The large leaves of this plant are also prone to collecting dust, so it’s a good idea to periodically wipe them off with a damp cloth.
Pot And Repotting
Because they grow so slowly and stay so small, Peperomia polybotrya generally don’t need to be repotted very often once they’re placed in a pot that suits their adult size. However, if they have become root bound, you may need to offer a larger pot. The roots of the plant will continue to grow, slowly, even after the plant has reached its mature size.
On average, you’ll need to repot every two to three years. Try to repot in the spring, before the plant begins growing again so that it has room to expand.
You can plant raindrop Peperomia in any number of pot types, but clay pots often work best. These pots allow water to evaporate quickly, which prevents the buildup of excess moisture and cuts down on the risk of root rot. Ensure that whatever pot you choose has plenty of drainage at the bottom.
A pot that fits the plant tightly, while leaving just enough room for growth, is ideal, as this helps to prevent any damp spots where the roots can’t reach.
Peperomia polybotrya can be propagated through cuttings. Choose a healthy stem with at least two to three leaves attached. Cut as far down as possible. Remove any leaves at the very bottom of the stem, leaving just one leaf. Where the leaves meet the stem is called a node, and this is from where the new roots will grow.
Cuttings can be placed either in water or soil. It can take some time for new roots to form, as the plant grows slowly.
If you’re propagating in water, change the water at least once a week. Once the plant has developed roots, you can repot it into soil. Try to leave the plant in that pot for as long as possible before repotting to allow it to become established.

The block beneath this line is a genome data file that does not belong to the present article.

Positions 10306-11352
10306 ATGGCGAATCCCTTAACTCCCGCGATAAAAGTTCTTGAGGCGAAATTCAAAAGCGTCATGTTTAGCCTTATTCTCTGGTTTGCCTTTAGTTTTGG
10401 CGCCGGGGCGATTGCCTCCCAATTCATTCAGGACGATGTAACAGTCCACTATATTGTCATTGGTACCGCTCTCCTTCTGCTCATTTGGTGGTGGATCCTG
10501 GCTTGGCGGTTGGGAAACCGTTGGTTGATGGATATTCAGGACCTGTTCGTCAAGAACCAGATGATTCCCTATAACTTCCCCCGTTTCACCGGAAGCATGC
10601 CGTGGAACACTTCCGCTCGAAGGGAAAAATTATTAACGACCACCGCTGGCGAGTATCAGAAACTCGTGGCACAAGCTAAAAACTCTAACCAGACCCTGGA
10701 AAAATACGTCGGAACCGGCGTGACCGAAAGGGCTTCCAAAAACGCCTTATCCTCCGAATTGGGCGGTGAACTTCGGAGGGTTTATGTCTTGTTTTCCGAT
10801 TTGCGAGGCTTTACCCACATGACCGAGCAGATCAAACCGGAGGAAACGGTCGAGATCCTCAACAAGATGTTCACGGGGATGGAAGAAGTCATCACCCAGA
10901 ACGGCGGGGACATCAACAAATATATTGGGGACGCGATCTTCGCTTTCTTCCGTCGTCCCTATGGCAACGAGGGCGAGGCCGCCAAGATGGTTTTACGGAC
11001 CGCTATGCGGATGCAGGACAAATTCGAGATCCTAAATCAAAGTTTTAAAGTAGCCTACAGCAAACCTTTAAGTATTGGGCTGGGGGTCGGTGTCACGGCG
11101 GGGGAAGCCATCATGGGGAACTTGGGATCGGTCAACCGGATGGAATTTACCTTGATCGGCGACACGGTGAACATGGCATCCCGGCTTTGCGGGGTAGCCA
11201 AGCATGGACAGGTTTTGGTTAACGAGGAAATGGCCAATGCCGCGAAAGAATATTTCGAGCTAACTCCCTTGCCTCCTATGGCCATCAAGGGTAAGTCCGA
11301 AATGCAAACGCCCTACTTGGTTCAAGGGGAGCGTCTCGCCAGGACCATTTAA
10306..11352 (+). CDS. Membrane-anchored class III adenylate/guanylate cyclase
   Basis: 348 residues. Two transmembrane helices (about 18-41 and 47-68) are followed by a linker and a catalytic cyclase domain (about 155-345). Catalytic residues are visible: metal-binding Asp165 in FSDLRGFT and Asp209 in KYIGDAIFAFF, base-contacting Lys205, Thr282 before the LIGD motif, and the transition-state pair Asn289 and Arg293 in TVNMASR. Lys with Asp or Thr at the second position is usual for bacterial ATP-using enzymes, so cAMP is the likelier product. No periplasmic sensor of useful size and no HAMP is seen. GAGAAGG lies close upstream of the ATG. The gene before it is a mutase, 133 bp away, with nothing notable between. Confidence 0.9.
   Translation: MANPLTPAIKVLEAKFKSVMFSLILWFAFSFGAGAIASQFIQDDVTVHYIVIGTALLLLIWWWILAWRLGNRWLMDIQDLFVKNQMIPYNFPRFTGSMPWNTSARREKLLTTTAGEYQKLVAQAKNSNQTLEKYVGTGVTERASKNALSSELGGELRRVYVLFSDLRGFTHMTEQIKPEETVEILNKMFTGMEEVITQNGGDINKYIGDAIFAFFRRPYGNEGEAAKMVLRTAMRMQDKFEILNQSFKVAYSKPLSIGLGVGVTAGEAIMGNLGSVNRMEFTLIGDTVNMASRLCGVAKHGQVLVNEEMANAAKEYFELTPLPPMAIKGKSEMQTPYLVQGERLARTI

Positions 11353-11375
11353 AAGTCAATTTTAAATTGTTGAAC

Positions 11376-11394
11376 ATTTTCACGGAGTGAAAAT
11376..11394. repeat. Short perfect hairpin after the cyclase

Cuttings propagated in soil should be dipped in root hormone before planting to encourage growth. New plants will require a much higher humidity level as they grow and become established, so you may want to cover cuttings rooted in soil with a plastic bag until they begin to grow.
The leaves of the raindrop Peperomia can also be propagated. Split the leaf in half and dip the cut edge in root hormone. Then, bury that edge of the leaf in soil. This method can take longer, but it’s a good way to salvage any leaves that were lost during pruning.
Divide And Transplant
Because these plants have a very delicate root system, and because they can be easily propagated through cuttings, dividing the plant in half is not generally recommended.
Pests And Diseases
As mentioned above, Peperomia polybotrya is prone to root rot, so ensuring that the plant stays watered but not overly moist is very important. Raindrop Peperomia can also develop leaf spots. These spots are caused by water drops sitting on the leaves. When watering, be careful to water at the base of the plant, and wipe away any water that splashes on the leaves.
These plants are also susceptible to mites and mealybugs, both of which can drain the nutrients from the plant. To keep these pests at bay, lightly spray the plant with a diluted alcohol solution or use an insecticide spray, such as neem oil, at the first sign of any issues.
Peperomia polybotrya is one of the most popular Peperomia species, but there are several other Peperomia varieties that are also excellent houseplant options. Peperomia obtusifolia, for example, is one of the more common Peperomia varieties. This plant has robust, deep green leaves, but it can also be found in several variegated forms. It grows to about the same size as the raindrop Peperomia.
Peperomia prostrata is more commonly known as the string of turtles. This plant develops small leaves that trail down away from the plant, making it a beautiful choice for a hanging planter.
The Peperomia jelly is a colorful variety that grows long leaves striped with green, white, and deep red. Peperomia ruby cascade plants also sport red and green leaves, but the leaves are small and tend to trail like those of the string of turtles.
Because it’s an indoor plant, Peperomia polybotrya can be grown by itself or with any combination of other potted plants. These little plants work well when placed on a windowsill or desk, and they look excellent paired with other leafy plants. Other Peperomia varieties or large-leafed plants such as aPilea, calathea, or caladiums can help to create a full rainforest appearance. Flowering plants such as orchids also work well with a backdrop of Peperomia polybotrya.
Is the plant toxic?
Peperomia polybotrya is considered to be non-edible but non-toxic.
Is it toxic for cats or dogs?
Peperomia polybotrya is non-toxic and is considered both cat and dog safe.